“After the death of Babe, Paul became very depressed. It’s said that he cried so much at the loss of his friend, that he made the Mississippi River twice as deep and wide as it used to be. One day as Paul was continuing to move westward with his Axemen, he came across a barn in North Dakota that had been lit on fire by a horse accidentally kicking a lantern into a pile of dry hay. Paul and his Axmen rushed to the barn with buckets of water, but the flames continued to grow bigger and stronger despite their efforts. But then, Paul took in a huge breathe of smoke and coughed so hard that the fire was blown into the air and suffocated. The farmer that owned the barn was so thankful to Paul and his Axemen, that he gave them enough food and stock to make a trip all the way to Washington. Before Paul left, however, he noticed that one of the horses in the barn had taken a liking to Paul. The horse was so massive that its hoof prints left a circle so large that you could fit fifteen standing men in them. The farmer let Paul have the horse as another gift for saving the barn. Paul was unsure at first what to name the horse, but as he noticed how it was jumping for joy at the sight of his savior, Paul decided to name the horse Skip. So Paul, his Axemen, and Skip all continued deeper into the western territory, clearing out forests as they went along.” – Nolan Wentworth.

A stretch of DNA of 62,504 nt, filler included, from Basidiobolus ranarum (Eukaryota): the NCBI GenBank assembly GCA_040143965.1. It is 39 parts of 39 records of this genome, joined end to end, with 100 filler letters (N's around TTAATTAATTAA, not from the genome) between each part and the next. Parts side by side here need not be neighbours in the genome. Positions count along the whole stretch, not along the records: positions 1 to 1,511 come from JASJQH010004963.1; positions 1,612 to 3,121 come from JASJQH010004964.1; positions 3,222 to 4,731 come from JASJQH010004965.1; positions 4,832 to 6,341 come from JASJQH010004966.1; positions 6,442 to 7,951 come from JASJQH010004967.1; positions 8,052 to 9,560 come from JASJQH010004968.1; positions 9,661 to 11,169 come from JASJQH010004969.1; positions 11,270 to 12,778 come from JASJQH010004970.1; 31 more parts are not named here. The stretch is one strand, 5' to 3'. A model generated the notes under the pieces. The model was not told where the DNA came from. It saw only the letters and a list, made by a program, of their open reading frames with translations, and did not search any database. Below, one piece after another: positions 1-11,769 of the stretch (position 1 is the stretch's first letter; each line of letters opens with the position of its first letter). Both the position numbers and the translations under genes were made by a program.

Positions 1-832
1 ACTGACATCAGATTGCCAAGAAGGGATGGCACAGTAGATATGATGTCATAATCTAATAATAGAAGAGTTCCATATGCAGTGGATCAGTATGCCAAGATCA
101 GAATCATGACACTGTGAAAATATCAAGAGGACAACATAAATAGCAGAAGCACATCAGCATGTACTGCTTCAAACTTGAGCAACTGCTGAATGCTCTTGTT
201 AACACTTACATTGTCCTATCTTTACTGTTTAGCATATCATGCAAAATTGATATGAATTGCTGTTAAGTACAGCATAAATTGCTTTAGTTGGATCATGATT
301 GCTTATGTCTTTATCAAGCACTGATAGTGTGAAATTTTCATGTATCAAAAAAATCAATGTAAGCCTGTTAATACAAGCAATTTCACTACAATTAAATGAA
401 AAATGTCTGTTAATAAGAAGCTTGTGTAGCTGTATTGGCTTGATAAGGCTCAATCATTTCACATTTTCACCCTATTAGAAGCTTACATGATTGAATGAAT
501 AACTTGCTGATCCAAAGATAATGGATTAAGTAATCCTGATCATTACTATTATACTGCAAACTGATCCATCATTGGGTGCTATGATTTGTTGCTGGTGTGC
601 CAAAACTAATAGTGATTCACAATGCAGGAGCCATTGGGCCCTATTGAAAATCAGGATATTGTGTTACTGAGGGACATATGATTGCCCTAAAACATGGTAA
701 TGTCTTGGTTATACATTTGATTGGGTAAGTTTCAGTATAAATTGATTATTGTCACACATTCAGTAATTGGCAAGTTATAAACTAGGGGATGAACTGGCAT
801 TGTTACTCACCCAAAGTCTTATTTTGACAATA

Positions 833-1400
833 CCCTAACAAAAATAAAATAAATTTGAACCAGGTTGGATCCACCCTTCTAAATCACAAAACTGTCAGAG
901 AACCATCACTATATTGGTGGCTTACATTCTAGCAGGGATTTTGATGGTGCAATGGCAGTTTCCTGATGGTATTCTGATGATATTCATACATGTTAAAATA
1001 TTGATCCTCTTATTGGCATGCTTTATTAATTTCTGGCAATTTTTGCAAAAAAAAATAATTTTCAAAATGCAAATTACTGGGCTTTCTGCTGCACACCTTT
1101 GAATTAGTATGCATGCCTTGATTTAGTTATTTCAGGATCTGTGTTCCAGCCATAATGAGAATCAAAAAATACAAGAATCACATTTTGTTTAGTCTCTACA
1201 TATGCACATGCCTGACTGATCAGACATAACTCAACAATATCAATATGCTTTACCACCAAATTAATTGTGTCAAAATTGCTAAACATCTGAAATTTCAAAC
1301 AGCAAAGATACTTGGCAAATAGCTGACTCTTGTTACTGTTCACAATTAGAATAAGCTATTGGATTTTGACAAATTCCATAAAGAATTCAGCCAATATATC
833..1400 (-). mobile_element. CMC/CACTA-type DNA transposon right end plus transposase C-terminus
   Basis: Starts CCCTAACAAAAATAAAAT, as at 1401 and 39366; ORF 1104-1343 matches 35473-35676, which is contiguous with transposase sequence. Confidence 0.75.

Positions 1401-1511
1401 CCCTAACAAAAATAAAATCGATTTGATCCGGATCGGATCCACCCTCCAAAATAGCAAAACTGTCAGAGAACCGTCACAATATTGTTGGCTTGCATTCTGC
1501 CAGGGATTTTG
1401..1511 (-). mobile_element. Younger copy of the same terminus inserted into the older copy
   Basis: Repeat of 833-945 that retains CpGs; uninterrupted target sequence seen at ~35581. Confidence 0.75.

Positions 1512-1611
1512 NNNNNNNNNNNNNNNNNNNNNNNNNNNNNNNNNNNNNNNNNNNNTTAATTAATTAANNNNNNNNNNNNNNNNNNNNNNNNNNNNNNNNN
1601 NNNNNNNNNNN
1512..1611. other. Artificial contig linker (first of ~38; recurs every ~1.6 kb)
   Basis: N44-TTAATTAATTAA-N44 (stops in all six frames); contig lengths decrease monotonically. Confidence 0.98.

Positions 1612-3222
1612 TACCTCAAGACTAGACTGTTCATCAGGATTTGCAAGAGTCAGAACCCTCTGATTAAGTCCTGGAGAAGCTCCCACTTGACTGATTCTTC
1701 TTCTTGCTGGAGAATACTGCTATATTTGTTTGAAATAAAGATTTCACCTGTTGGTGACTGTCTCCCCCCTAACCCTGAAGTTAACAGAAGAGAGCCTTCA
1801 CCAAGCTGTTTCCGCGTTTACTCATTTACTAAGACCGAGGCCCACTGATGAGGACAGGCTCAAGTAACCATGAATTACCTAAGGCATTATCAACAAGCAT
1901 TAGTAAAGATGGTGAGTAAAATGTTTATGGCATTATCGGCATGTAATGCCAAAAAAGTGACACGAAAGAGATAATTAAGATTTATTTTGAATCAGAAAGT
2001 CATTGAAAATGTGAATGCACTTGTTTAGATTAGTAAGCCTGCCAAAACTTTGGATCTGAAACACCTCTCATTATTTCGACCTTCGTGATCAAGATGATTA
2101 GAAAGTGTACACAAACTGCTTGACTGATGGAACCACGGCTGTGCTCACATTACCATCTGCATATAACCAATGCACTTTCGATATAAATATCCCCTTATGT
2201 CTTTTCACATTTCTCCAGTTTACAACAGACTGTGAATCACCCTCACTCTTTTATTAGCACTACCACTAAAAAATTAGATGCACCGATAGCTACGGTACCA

I really enjoyed this particular blog post. I love reading folklore almost as much as writing it. I think what made Paul Bunion’s stories so attractive is how crazy and absurd it’s elements are. Everything is blown out of normal proportions, making for funny and bizarre tales.